Family Law: Washington Paternity


Area of Law: 

father and daughter

Paternity is the acknowledgement, both legally and socially, of a parental relationship between a father and his child. As common law, any child born during a marriage is presumed to be the husband's child. However, this presumption may be overruled through a showing of evidence that the child is not in fact the husband's biological offspring.


Establishing paternity can provide many benefits to the child, including the following:

  • Knowledge of their identity
  • Legal right to child support
  • Potential relationship with the biological father
  • Eligibility for medical and life insurance benefits
  • Rights to an inheritance, Social Security and veteran's benefits
  • Access to the father's medical history
  • Positive influence of a father figure

If paternity becomes an issue, then either the mother, father, or the child may petition a Washington court to make a determination. The petition, or lawsuit, may either be brought about by a private individual or the state. 


It is common for a child's mother to bring a paternity action in order to obtain child support from the biological father. The state may commence a lawsuit through a prosecutor's office when the mother applies for public assistance so that the state can be reimbursed for any aid given. An individual who is identified as being a child's father in a paternity suit is called a putative father. When the court names the putative father as a defendant in a paternity case, he has the choice of either consenting to the entry of a paternity judgment or contesting the action.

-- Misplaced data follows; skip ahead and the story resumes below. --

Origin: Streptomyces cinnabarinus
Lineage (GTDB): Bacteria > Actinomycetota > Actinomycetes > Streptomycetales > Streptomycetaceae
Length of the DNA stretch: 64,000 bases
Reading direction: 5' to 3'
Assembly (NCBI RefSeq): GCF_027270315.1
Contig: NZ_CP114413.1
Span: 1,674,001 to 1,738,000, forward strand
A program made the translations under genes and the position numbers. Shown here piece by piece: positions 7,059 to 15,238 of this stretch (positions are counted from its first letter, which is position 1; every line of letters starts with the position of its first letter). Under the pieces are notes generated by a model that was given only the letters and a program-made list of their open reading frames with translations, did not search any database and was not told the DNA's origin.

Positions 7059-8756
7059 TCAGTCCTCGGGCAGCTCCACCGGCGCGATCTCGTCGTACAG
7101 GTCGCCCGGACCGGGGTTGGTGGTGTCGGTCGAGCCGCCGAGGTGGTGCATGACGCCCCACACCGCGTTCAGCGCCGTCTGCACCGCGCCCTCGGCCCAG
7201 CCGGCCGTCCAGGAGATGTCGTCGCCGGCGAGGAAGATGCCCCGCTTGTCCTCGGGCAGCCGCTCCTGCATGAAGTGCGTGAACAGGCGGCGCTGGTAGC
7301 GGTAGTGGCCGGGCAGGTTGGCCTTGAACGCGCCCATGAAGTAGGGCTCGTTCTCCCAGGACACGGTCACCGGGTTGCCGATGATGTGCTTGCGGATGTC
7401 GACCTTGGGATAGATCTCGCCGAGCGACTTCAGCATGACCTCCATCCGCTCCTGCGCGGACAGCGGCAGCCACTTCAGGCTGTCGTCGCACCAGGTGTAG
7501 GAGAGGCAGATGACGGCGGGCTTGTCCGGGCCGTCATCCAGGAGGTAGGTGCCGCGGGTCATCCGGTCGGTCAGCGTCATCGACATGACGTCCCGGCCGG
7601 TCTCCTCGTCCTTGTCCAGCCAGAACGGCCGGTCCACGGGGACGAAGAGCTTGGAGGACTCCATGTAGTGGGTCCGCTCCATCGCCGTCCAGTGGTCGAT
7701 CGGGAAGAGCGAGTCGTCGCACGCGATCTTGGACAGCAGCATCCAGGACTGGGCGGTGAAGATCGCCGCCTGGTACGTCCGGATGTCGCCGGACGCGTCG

If the father acknowledges paternity of his child by consent, he must sign a document called an Affidavit Acknowledging Paternity. When the putative father signs this order, he is consenting to paternity for life, and a court is unlikely to allow him to avoid the responsibilities of paternity, including child support payments, even if it is later proven that he is not actually he biological father. An individual who is being asked to sign such an order should not do so without seeking the legal advice of a family attorney. 


If the putative father contests paternity, a DNA test is usually performed to determine the possibility of paternity. This is done by obtaining a cheek swab from the father, the mother, and the child. The probability percentages of DNA tests vary from state to state, but they are usually considered 95 to 99 percent reliable. They are also effective at excluding a person who is not the father. DNA tests are routinely admissible as evidence in paternity cases.


Most states have laws that give courts the power to order the putative father to submit to DNA testing. A putative father can be held in civil contempt for refusing to obey a court order, which can result in a fine and/or jail time. Paternity can also be established by default if the putative father refuses to attend a court hearing or go for paternity testing after he was properly served with notice.


Paternity fraud occurs when a man is falsely identified as being the only possible biological father of a child because the mother withholds information that there may be more than one putative father. If you are served with paternity papers, you should insist on DNA testing since it is estimated that nearly 33 percent of men who have been DNA tested are found not to be the biological father of the child. 


In some states, paternity can also be established by publication of the putative father's name in the newspaper. Check with a family attorney in Washington about the ramifications of refusing to take a paternity test. 


Although all states have some sort of uniform parentage act, only Delaware, Texas, Washington, North Dakota, Utah, Oklahoma, and Wyoming have adopted a version of the most recent paternity law, the Uniform Parentage Act of 2002. This federal law provides a format for voluntary acknowledgement as well as standards for genetic testing. 


For more legal assistance about paternity laws in Washington, go to the Washington State Department of Social and Health Services website.